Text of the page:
There are no free camping options in Broome. You have to head north towards Cape Leveque to find free spots, along with other more affordable campsites. Broome is a fantastic place, but many people do find it too touristy, so bear that in mind – it’s not for everyone!
The view from Cape Leveque at Sunset. Image: Aaron Schubert.
Roughly 200km north of Broome lies Cape Leveque, the peninsula that you can’t miss on the map. Cape Leveque road takes you from Broome Road right to the top. A large portion of the road is bitumen, but the rest is a gravel/soft sand combination that causes havoc with many vehicles and trailers.
A lot of people comment that it’s one of the roughest roads they’ve done, but it varies a lot depending on what time of year you go up. Either way, the trek is worth it. There are plenty of places that you can call in to explore, and much more where you can camp. Willie creek, Quondong Point, Middle Lagoon and Kooljaman are a few of the more common ones.
We stayed at Middle Lagoon and Kooljaman, and loved both places. The beaches are clear, the sunsets are amazing and the water is warm. In terms of a remote, coastal camping experience you really don’t get much better. We didn’t do so well fishing, but that’s pretty normal for us!
Check out that stunning view of Mitchell Falls along the Gibb River Road. Image: Aaron Schubert.
Gibb River Road
The Gibb River Road for many people is the primary reason for visiting the Kimberley. It’s a 660km track that runs from near Derby through to Kununurra or Wyndham. It’s long been known as one of the best 4WD adventures you can do in Australia, with spectacular views, incredible swimming holes and more natural beauty than you can possibly imagine. Whilst the main track is 660km, there are a huge number of side roads that take you to the attractions. We did around 2000km on the Gibb River road and didn’t even visit every spot along the way.
Camping options range from a couple of free camps through to the many stations and National Park campsites. The most common places to visit are Windjana Gorge, Tunnel Creek, Bell Gorge, Mornington, Manning Gorge, Mount Elizabeth, Mitchell Falls and El Questro.
Most campgrounds have water, flushing toilets and showers, which is greatly appreciated considering how remote you are. National parks are $15 per night per person, with stations around the same price (up to about $22). Not exactly cheap, but it’s a price that seems insignificant when you are up there.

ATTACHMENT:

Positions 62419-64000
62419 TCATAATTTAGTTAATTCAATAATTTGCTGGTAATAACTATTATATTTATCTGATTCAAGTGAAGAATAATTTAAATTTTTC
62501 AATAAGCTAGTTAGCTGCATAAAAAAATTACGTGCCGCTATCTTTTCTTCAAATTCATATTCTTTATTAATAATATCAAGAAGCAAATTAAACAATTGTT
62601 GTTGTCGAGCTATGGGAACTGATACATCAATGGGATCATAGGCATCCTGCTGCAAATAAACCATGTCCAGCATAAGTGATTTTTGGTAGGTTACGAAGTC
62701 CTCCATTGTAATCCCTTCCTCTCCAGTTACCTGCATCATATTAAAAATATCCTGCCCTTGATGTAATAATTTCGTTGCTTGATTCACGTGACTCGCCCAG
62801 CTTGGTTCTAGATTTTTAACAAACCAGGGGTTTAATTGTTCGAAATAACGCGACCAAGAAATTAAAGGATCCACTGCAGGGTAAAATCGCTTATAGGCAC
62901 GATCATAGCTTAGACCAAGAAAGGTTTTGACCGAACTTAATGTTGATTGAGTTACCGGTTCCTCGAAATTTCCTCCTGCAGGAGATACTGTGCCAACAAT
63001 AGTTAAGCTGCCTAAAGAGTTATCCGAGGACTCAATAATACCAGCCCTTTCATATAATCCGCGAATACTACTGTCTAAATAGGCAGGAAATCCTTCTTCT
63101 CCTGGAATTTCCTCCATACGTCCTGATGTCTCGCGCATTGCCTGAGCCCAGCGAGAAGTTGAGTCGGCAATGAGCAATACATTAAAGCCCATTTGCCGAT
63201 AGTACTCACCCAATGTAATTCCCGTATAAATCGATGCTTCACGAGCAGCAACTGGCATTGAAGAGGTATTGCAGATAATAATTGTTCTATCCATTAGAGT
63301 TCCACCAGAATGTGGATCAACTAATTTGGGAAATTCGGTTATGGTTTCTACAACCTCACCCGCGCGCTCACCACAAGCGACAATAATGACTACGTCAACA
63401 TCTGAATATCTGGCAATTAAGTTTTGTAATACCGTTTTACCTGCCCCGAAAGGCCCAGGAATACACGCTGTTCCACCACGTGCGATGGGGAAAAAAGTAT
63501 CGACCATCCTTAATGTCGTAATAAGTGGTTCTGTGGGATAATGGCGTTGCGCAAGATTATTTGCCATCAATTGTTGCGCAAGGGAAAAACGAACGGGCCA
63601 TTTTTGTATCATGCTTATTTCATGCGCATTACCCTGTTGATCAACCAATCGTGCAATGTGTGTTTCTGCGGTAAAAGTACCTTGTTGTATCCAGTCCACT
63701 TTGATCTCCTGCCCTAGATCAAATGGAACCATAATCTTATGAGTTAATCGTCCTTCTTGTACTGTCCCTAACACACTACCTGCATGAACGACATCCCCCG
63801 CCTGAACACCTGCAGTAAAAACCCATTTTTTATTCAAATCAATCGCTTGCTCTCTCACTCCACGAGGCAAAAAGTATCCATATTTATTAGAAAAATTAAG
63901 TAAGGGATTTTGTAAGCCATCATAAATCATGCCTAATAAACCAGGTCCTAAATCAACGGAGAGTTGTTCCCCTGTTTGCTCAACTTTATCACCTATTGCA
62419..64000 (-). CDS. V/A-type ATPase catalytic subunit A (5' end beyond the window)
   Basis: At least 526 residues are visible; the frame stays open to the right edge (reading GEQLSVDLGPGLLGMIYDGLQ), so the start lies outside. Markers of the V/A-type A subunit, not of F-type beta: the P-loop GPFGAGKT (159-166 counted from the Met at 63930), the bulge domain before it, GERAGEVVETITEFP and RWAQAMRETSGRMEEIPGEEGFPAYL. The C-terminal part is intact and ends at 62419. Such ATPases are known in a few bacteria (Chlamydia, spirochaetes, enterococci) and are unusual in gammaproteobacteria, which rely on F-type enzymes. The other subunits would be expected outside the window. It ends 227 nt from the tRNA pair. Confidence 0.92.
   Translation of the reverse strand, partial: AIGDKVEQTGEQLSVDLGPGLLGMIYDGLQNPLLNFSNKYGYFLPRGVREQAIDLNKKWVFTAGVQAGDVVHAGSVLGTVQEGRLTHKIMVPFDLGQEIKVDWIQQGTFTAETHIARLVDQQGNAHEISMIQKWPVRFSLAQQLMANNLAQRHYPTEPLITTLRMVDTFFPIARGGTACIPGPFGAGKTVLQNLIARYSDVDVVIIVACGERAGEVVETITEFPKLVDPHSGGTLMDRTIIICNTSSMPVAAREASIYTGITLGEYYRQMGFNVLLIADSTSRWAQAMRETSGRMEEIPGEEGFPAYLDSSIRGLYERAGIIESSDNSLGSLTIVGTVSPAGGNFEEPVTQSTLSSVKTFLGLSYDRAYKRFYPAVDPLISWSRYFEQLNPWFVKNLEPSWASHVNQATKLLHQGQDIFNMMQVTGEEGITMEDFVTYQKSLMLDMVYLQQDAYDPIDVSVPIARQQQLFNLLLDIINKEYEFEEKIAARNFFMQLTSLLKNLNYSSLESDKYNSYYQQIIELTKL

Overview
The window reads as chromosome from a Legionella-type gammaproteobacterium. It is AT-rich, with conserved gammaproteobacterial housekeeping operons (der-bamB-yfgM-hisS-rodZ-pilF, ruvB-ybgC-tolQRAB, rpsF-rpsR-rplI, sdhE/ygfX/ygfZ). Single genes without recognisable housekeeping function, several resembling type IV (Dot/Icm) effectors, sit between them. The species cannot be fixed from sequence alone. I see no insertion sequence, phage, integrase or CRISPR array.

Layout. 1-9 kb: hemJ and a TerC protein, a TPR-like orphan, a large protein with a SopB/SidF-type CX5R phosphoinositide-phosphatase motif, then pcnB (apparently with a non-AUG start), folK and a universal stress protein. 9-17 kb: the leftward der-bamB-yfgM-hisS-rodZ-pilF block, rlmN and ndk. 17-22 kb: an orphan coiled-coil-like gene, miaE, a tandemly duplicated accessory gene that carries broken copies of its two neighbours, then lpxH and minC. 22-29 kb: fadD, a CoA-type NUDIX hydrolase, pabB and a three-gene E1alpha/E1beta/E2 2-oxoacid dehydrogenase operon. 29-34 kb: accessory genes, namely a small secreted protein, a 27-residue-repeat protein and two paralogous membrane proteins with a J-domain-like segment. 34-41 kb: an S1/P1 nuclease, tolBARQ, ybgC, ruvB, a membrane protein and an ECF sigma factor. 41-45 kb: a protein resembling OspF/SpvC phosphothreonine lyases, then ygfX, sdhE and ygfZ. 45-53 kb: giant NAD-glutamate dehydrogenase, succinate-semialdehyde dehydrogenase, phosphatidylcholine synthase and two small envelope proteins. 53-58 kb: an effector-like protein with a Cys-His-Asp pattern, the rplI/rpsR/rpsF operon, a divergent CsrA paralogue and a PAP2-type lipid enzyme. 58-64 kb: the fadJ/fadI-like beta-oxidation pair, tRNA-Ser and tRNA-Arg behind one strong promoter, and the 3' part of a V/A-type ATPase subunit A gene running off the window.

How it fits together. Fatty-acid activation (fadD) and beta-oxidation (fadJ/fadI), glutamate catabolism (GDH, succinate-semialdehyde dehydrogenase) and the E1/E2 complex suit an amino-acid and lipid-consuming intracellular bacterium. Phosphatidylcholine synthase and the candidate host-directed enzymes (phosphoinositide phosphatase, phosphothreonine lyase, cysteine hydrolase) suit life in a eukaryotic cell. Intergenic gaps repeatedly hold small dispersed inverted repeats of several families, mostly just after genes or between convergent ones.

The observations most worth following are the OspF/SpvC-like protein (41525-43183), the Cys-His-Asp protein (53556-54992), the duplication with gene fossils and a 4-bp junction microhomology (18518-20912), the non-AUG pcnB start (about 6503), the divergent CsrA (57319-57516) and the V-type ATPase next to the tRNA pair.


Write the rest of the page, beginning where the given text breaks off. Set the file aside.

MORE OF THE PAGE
Lake Argyle and the Bungle Bungles
A bird’s eye helicopter view of the Bungle Bungles. Image: Aaron Schubert.
The best way to travel the Kimberley
I’m probably a bit biased here, but the best way to travel the Kimberley is by 4WD. Your access levels are greatly improved, and you don’t have to be as concerned about vehicle damage.
Make sure you’re prepared
The Kimberley is a remote part of the world. Don’t visit without due preparation – consider the distance between fuel stops, whether your vehicle is suitable, carry enough water and do your research beforehand. It’s not a place that you need to be afraid about as you will bump into others, but at the same time don’t go unprepared as it will literally cost you dearly if something goes wrong.
Take time to prepare, so you can experience a remote sunset like this one at Cable Beach. Image: Aaron Schubert.
How long do you need?
Some people do the Gibb River Road in 2 days and say they’ve done it, personally, I think you’ll get more out of it on a longer trip. We did Perth to Broome, Cape Leveque, the Gibb River Road, Lake Argyle, Bungle Bungles, 80-mile beach and back to Perth in 5 weeks, and had a ball. It wasn’t too rushed, although we did kill the kilometres in the first few and last few days.
I’d suggest at least 7 days on the Gibb River Road (we did 17), 3 at Cape Leveque, 2 at Lake Argyle and 2 at the Bungles.
The 2017 Kimberley season is going to be massive. They have had a huge amount of rainfall (far more than other years), which means everything is greener, and the waterfalls, rivers and pools are even nicer to visit. If you haven’t got the Kimberley on your bucket list, you better write it down. You’ll have an amazing trip that will stay in your memories for life!
Who’s travelled the Kimberley region? What hidden spot did you find that we missed?